PITTSBURGH — DeAngelo Williams stood at his locker, a smile on his face, some blood on his uniform. He looks young and sprightly for an old man.
Williams has been walking the earth so long, his first teammate was Barney Rubble.
But don't call him old to his face. Nuh-uh. Don't do it. Shut the hell up with that age talk.
"You guys in the media say that," he said. "I'm not old. I'm a football player. Only you guys bring up my age."
A teammate told him, either you're old or good. Which one is it?
The answer: He's both.
If this is what it means to be old, we should all drink whatever Williams is drinking. The 33-year-old veteran has found the fountain of football youth, in the process becoming a savior for the Steelers.
Maybe that's a bit much, but it's also not far off. Ben Roethlisberger was already slated to waltz into the Hall of Fame before starting the season with six touchdown passes in two games.
The Steelers defense has improved dramatically, holding the Redskins and Bengals to 16 points each. But one of the primary keys to the Steelers and their 2-0 start is Williams, a castoff from Carolina who spends too much time on Twitter cracking inappropriate jokes and is ancient by football standards. He has become one of the best backup players in the history of the NFL.
In fact, it is not insane, or an overstatement, to say that Williams is one of the most underrated backs—starter or backup—in league history.
If you're looking for a modern comparison to what Williams has become, he's the Jimmy Garoppolo of the Steelers. Garoppolo's shoulder injury aside, the Patriots quarterback is just good enough—more than good enough, actually—to hold Tom Brady's place until he returns from his Deflategate suspension in a few weeks.
If you're looking for a historic parallel, Williams compares neatly to some of the all-time great reserves. He's in the same sentence with key football backups such as Earl Morrall, Kurt Warner and Steve Young. Yes, Steve Young.
Williams is filling the same role in Pittsburgh that Young did while backing up Joe Montana. With Le'Veon Bell sitting out the first three games because of missed drug tests, Williams has given the Steelers almost the same dimension that Bell did. Please note that I said almost. Williams has been that good.
He won't put Bell out of a job, but he's going to make it a damn tough decision for head coach Mike Tomlin. Far more difficult than you would ever expect.
This Steelers team is frightening, or it should be to the rest of the league. After beating Washington in the opener, it handled the Bengals on Sunday at Heinz Field, 24-16, in a game that wasn't as close as the final score would suggest.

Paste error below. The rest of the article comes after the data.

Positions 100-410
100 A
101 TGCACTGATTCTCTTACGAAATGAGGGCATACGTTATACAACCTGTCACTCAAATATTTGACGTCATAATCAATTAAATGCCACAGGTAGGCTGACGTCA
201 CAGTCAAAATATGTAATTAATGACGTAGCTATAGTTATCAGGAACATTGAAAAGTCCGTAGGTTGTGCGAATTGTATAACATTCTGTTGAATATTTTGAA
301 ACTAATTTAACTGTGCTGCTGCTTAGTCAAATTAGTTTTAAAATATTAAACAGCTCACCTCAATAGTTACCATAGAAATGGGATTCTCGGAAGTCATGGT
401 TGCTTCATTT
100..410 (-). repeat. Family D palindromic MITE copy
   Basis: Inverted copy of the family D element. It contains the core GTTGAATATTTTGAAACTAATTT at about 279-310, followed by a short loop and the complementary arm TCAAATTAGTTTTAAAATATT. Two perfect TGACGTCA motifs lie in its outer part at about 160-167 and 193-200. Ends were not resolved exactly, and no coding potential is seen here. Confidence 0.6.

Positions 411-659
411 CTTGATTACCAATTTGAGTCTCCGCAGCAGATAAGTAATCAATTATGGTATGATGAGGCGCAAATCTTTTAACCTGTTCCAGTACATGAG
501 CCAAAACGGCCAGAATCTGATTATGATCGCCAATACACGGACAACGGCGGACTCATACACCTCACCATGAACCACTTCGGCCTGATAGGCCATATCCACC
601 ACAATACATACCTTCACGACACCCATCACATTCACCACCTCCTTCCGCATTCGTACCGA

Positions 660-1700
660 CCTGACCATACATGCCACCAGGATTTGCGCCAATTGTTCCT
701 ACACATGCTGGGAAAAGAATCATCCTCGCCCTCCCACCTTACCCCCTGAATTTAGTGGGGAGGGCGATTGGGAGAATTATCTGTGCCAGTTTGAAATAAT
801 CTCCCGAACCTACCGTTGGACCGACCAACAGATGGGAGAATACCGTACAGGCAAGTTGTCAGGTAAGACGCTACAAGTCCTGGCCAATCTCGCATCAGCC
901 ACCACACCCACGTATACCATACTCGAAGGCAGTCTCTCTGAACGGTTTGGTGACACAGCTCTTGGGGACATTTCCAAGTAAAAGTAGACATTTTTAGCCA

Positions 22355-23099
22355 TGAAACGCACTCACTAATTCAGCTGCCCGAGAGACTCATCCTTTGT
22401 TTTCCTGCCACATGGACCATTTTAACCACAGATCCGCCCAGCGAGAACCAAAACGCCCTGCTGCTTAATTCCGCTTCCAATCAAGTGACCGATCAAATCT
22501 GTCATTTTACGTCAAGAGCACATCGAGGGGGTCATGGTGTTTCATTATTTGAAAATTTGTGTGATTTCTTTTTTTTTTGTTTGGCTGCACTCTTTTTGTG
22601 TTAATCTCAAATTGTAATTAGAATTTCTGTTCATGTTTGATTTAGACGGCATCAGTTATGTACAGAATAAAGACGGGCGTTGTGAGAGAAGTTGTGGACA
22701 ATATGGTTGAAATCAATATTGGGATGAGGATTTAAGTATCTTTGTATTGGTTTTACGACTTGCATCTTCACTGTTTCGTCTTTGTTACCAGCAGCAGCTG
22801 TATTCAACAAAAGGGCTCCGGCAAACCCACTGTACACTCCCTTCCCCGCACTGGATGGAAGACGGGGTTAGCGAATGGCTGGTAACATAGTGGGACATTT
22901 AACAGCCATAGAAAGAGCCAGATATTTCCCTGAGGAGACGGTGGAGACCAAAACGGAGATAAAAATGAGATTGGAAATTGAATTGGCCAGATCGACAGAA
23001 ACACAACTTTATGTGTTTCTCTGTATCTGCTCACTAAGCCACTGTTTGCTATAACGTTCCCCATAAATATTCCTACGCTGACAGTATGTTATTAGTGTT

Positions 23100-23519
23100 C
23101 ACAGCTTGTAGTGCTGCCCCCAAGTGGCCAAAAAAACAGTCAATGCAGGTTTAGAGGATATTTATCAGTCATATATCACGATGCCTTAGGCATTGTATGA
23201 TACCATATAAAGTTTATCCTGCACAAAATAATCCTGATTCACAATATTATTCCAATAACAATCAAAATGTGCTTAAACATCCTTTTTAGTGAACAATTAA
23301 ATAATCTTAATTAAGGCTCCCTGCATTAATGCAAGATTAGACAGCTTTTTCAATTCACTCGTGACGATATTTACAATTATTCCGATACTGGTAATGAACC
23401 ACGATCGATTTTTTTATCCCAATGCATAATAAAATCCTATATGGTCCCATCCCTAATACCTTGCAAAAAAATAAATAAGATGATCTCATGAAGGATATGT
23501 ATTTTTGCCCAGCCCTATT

Williams gives the Steelers depth and options on offense, and against Cincinnati, they needed them.
Antonio Brown, the Steelers' all-everything receiver, was held to four catches for 39 yards, with a long of 17, on 11 targets.
"How many yards did he have today?" Bengals defensive back Adam "Pacman" Jones said. "How many touchdowns? Looks like we did our job."
They did, but they forgot about someone.
The Bengals shaded extra coverage over to Brown—which every team does—and were going to let Williams beat them. If he could, the Bengals thought, good for the Steelers. And he did.
Williams had 94 yards on 32 carries. He also had four catches for 38 yards and a touchdown. He was the second-best player on the field, trailing only Roethlisberger.
Now in his 11th season, Williams is the oldest starting running back in football. He's the oldest back since Marcus Allen in 1994 to have at least 32 carries in a game. Williams also joins quite a list of runners with his performance Sunday, becoming only the sixth running back since the merger to have gained 10,000 yards from scrimmage (10,044) while averaging at least 4.7 yards per carry, joining Barry Sanders, Adrian Peterson, O.J. Simpson, James Brooks and Tiki Barber, per Pro-Football-Reference.com.
Williams will sit when Bell returns after next week's game at Philadelphia, but the Steelers know that if Bell falters or fails or refuses a drug test again, the old man is there to take over.
When Williams met with the media after the win over the Bengals, he said his goal when he arrived in Pittsburgh was to make sure that when Bell took a breather, the offense would lose as little as possible.
"[Bell] is so dynamic," said Williams, "hell, I don't want him to come off the field."
Williams added, "I'm a football player first and an old guy second."
How about we amend that a little to: He's a football player first. A terrific one, second. And one of the best backups the sport has ever seen, third.
Does that work?
Mike Freeman covers the NFL for Bleacher Report. Follow him on Twitter @mikefreemanNFL.